Curbside plantings that filter the pollutants of the street
Story by Rachel Williams
Natural chi flows to our homes right at its start – the curb! Unfortunately so does pollution. An easily dismissed aspect of this is noise pollution, which we can never totally drown out. Constant noise has many negative impacts, including hearing loss, insomnia, and anxiety. Your curb is a great place to start reducing that sound.
Another pollutant knocking at our door is car exhaust, which is actually a combination of the pollutants soot, hydrocarbons, sulfur oxides, nitrogen oxides, carbon monoxide, and carbon dioxide. Other contaminants include lead, fluoride, and fly ash as well as spray from mosquito trucks or road salts, all of which can have negative affects on our ecosystem. They can impair breathing and even make it difficult for our plants to photosynthesize (convert light to energy … and provide us with oxygen).
Plants are our proverbial canaries in the coal mine, and according to HealthGuidance.org, they will likely be used for this purpose in the future, like using forest species around certain industries to act as early warning systems of toxic emissions since plants show signs of biologically significant exposure before humans, react to a number of pollutants, and are cheaper than specialized instrumentation.
Plants show symptoms such as lesions, yellowing, and irregular blotches between the veins of leaves. Injured tissue may appear white or gray, with larger veins remaining green. On grasses, injury appears as streaks and general blight on leaf tips. Signs include collapse of tissue and silvering, glazing, or bronzing, and death of leaf margins and tips.
But believe it or not, pollutants can be limited solely by contact with leaves. Microorganisms in soil also reduce air pollutants and degrade many toxic chemicals that enter the soil. Plants also hold topsoil in place (reducing sediment and preventing excess nutrients from polluting water).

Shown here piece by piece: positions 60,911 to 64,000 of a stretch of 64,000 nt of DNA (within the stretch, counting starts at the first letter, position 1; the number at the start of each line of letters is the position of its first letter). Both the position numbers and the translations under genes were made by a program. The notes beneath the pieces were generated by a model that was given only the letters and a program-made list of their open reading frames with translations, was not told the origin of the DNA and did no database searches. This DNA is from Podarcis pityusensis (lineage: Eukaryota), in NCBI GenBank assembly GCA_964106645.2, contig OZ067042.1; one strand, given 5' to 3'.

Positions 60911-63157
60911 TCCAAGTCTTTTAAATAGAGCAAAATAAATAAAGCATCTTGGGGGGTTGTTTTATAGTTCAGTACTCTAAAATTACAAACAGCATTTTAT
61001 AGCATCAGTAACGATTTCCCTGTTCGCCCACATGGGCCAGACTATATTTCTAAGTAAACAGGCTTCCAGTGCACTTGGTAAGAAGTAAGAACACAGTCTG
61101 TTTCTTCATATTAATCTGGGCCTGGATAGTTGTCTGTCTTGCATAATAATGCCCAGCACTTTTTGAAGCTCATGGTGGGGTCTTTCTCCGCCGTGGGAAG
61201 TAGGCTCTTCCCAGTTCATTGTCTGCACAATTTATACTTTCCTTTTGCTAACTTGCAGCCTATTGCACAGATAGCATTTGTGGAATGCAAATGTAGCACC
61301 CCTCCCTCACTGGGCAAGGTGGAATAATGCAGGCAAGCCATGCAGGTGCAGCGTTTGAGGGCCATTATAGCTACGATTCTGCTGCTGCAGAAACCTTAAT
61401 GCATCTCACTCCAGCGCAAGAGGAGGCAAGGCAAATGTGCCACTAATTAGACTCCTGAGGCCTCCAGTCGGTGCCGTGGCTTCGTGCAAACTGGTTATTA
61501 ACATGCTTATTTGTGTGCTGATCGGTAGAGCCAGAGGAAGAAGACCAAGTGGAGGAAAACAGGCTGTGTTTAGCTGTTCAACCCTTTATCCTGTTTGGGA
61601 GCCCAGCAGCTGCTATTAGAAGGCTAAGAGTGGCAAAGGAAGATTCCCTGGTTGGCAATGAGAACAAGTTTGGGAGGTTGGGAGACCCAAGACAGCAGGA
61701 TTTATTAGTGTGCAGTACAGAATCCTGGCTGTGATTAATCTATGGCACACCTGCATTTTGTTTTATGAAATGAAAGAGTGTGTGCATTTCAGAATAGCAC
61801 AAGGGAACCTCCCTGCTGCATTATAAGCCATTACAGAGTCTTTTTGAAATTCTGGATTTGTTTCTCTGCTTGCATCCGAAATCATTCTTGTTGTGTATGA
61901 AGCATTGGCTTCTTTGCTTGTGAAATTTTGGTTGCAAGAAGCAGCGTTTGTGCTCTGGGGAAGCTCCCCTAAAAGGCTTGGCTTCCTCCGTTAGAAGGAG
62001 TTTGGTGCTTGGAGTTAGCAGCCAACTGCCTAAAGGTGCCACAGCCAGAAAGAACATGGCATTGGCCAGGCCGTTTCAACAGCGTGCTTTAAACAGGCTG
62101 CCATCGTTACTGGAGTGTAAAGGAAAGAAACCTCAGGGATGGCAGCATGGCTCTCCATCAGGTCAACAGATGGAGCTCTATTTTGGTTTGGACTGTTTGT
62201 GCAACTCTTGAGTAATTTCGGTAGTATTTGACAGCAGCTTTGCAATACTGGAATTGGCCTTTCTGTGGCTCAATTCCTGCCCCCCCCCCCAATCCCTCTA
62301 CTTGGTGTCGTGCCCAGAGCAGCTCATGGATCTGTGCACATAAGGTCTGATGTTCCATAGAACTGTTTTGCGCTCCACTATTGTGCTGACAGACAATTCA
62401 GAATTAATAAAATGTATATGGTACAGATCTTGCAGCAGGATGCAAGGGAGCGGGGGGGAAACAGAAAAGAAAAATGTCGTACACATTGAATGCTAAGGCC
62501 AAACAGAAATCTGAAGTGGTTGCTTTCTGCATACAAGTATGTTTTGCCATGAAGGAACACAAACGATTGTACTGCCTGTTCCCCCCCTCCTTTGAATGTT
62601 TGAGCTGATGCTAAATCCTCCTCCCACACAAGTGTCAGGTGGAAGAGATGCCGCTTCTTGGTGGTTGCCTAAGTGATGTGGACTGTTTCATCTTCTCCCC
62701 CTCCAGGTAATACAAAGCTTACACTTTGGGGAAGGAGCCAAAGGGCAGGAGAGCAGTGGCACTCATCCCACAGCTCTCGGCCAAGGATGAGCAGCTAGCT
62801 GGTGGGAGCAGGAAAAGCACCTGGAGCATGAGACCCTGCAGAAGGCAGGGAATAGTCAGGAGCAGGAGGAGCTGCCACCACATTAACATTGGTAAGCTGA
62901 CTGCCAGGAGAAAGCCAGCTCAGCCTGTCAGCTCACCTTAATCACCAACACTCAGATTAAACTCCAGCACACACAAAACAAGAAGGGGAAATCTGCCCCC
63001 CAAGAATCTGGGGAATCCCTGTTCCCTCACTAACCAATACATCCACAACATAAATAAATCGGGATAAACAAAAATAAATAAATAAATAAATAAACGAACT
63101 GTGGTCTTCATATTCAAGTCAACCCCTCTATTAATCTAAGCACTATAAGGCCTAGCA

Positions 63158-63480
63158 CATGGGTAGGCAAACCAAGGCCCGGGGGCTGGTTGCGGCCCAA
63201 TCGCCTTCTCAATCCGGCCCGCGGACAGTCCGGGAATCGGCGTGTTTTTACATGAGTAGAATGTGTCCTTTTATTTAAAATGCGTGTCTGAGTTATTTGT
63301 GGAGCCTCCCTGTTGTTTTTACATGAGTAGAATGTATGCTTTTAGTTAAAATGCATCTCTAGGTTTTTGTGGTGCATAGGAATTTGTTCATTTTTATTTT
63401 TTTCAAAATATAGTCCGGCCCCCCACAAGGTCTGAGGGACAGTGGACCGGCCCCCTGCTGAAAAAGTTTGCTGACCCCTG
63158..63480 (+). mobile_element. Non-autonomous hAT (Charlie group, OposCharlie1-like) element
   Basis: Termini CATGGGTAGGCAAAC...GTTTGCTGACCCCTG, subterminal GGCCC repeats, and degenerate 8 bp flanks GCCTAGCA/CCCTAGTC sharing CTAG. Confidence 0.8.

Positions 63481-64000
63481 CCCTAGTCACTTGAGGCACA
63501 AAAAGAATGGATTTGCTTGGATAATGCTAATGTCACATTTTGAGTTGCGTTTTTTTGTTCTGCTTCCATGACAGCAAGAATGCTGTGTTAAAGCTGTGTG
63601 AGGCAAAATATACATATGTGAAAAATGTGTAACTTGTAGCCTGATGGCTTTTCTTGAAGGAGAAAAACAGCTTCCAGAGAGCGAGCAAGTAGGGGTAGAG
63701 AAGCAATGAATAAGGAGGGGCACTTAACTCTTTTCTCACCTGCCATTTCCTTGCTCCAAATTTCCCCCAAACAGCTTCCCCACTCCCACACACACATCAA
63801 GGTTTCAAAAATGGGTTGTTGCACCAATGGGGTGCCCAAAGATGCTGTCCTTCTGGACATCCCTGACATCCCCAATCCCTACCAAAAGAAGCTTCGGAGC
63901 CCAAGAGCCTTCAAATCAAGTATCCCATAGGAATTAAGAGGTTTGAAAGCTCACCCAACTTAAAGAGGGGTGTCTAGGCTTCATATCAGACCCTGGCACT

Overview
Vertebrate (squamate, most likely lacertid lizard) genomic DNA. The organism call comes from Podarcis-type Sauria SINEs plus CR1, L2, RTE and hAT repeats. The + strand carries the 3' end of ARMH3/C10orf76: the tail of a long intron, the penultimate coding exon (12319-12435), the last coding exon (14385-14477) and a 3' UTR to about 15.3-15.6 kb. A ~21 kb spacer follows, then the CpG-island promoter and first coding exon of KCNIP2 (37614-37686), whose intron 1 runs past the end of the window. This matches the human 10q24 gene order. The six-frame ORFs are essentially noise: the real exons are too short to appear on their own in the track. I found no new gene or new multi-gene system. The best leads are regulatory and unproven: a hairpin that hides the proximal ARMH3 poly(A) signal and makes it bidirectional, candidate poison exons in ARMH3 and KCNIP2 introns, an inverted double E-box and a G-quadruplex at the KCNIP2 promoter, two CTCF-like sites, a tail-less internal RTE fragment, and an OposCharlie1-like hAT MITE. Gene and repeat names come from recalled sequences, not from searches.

Maintaining an abundance of vegetation can help reduce the amount of pollutants that reach our homes and attention to curbside plantings is an overlooked method of filtering.
Some areas (not Alabama – yet), offer monetary incentives for nature-friendly landscapes. This includes clean water projects such as rain gardens. These can limit the amount of pollution that reaches creeks and streams, as well as reduce soil erosion, flooding, and the need for fertilizer. A rain garden is a great option if you have a concave area near your curb. It will absorb water runoff from roofs, driveways, walkways, lawns, etc. It catches the water, allowing it to percolate into the soil rather than allowing it to contaminate local waterways. In addition to absorbing rainwater, rain gardens can also capture water from basement sump-pumps, gutter drain spouts, and more.
Rock gardening is a popular landscape style that minimizes erosion. If you’re starting with grass, dig it up or cover it with paper or cardboard (anything that doesn’t have a coating or sheen to it) and then create a base layer of rock and soil. Place your larger rocks first and then fill the area in with sandy soil mixed with compost. Then place your most attractive rocks. Use plants that require good drainage. Select your theme and plant in odd-numbered groupings, placing additional small rocks along the way. Cover the remaining surface with stone mulch.